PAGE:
• Fiction

The Devil's Dictionary (or The Cynic's Wordbook: Unabridged with all the Definitions)


Author: Ambrose Bierce
Publisher: e-artnow
ISBN: 8074843955
Category: Fiction
Page: 139
View: 3634
This carefully crafted ebook: "The Devil's Dictionary (or The Cynic's Wordbook: Unabridged with all the Definitions)" is formatted for your eReader with a functional and detailed table of contents. The book is a classic satire in the form of a dictionary on which Bierce worked for decades. It was originally published in 1906 as The Cynic's Word Book before being retitled in 1911. A number of the definitions are accompanied by satiric verses, many of which are signed with comic pseudonyms. It offers reinterpretations of terms in the English language which lampoon cant and political double-talk as well as other aspects of human foolishness and frailty. The definitions provide satirical, witty and often politically pointed representations of the words that is seeks to "define". The Devil's Dictionary has inspired many imitations both in its day and more recently. Ambrose Gwinnett Bierce (1842 – 1914?) was an American satirist, critic, poet, editor and journalist. Bierce became a prolific author of short stories often humorous and sometimes bitter or macabre. His dark, sardonic views and vehemence as a critic earned him the nickname, "Bitter Bierce".

    • Health & Fitness

Reproductive Politics

What Everyone Needs to Know®
Author: Rickie Solinger
Publisher: Oxford University Press
ISBN: 019993004X
Category: Health & Fitness
Page: 240
View: 9296
The term "reproductive politics" was coined by feminists in the 1970s to describe contemporary Roe v. Wade-era power struggles over contraception and abortion, adoption and surrogacy, and other satellite issues. Forty years later, questions about reproductive rights are just as complex--and controversial--as they were then. Focusing mainly on the United States, Reproductive Politics: What Everyone Needs to Know® explores the legal, political, religious, social, ethical, and medical dimensions of this hotly contested arena. Tracing the historical roots of reproductive politics up through the present, Rickie Solinger considers a range of topics from abortion and contraception to health care reform and assisted reproductive technologies. Solinger tackles some of the most contentious questions up for debate today, including the definition of "fetal personhood," and the roles poverty and welfare policy play in shaping reproductive rights. The answers she provides are informative, balanced, and sometimes quite surprising. Offering a wide range of information in an accessible and engaging manner, Reproductive Politics: What Everyone Needs to Know® orients readers and provides the knowledge necessary to follow the debates in this important and continually evolving field. What Everyone Needs to Know® is a registered trademark of Oxford University Press.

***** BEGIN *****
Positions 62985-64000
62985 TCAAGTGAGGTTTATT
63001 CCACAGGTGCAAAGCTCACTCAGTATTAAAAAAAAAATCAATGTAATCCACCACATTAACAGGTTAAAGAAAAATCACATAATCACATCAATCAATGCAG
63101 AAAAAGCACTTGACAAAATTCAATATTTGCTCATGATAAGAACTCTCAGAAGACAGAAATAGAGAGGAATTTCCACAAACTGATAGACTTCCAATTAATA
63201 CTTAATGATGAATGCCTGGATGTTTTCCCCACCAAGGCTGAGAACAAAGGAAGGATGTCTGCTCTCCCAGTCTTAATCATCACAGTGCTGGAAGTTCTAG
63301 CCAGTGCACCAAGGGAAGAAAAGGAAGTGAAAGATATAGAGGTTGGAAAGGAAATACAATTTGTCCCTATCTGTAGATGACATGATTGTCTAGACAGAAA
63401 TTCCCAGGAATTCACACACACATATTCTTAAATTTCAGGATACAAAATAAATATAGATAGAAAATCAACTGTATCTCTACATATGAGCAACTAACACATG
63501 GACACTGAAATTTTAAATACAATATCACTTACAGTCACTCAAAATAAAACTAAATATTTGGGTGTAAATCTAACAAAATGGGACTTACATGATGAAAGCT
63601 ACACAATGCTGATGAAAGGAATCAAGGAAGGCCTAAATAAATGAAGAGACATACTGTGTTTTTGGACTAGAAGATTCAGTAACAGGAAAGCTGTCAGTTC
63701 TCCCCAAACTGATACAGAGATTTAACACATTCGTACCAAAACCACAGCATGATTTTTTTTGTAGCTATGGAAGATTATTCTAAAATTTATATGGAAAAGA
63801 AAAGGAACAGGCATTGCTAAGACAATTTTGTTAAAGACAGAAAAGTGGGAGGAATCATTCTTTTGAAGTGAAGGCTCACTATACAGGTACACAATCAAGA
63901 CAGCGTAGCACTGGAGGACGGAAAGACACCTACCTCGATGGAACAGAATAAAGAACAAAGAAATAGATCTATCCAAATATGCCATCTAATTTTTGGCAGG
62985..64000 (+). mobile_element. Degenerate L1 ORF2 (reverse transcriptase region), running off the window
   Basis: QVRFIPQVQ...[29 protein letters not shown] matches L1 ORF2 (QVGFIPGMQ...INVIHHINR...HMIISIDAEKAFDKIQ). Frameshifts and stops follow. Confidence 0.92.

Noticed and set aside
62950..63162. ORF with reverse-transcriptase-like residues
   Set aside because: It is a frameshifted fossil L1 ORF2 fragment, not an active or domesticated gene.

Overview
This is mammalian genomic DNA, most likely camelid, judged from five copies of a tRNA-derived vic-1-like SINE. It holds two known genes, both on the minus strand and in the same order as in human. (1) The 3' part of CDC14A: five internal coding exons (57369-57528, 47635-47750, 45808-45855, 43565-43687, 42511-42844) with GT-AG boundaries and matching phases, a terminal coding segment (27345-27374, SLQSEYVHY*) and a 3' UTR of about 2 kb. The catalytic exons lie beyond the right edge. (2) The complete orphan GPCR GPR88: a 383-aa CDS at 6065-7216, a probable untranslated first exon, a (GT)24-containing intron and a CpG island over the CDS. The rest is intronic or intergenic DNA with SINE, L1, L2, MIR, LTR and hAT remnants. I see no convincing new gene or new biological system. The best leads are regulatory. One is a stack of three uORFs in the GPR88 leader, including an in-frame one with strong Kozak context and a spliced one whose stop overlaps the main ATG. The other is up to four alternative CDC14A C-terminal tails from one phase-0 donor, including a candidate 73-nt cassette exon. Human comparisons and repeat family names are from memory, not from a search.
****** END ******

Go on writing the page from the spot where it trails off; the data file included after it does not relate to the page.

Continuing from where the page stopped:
• Political science

Second Treatise of Government


Author: John Locke,C. B. Macpherson
Publisher: Hackett Publishing
ISBN: 9781603844963
Category: Political science
Page: 148
View: 4823
The Second Treatise is one of the most important political treatises ever written and one of the most far-reaching in its influence. In his provocative 15-page introduction to this edition, the late eminent political theorist C. B. Macpherson examines Locke's arguments for limited, conditional government, private property, and right of revolution and suggests reasons for the appeal of these arguments in Locke's time and since.

    • History

The Pursuit of Justice

Supreme Court Decisions that Shaped America
Author: Kermit L. Hall,John J. Patrick
Publisher: Oxford University Press
ISBN: 0195311892
Category: History
Page: 253
View: 9643
Reviews and discusses landmark cases heard by the United States Supreme court from 1803 through 2000.

    • Business & Economics

Trump: The Art of the Deal


Author: Donald J. Trump,Tony Schwartz
Publisher: Ballantine Books
ISBN: 9780307575333
Category: Business & Economics
Page: 384
View: 9962
President Donald J. Trump lays out his professional and personal worldview in this classic work—a firsthand account of the rise of America’s foremost deal-maker. “I like thinking big. I always have. To me it’s very simple: If you’re going to be thinking anyway, you might as well think big.”—Donald J. Trump Here is Trump in action—how he runs his organization and how he runs his life—as he meets the people he needs to meet, chats with family and friends, clashes with enemies, and challenges conventional thinking. But even a maverick plays by rules, and Trump has formulated time-tested guidelines for success. He isolates the common elements in his greatest accomplishments; he shatters myths; he names names, spells out the zeros, and fully reveals the deal-maker’s art. And throughout, Trump talks—really talks—about how he does it. Trump: The Art of the Deal is an unguarded look at the mind of a brilliant entrepreneur—the ultimate read for anyone interested in the man behind the spotlight. Praise for Trump: The Art of the Deal “Trump makes one believe for a moment in the American dream again.”—The New York Times “Donald Trump is a deal maker. He is a deal maker the way lions are carnivores and water is wet.”—Chicago Tribune “Fascinating . . . wholly absorbing . . . conveys Trump’s larger-than-life demeanor so vibrantly that the reader’s attention is instantly and fully claimed.”—Boston Herald “A chatty, generous, chutzpa-filled autobiography.”—New York Post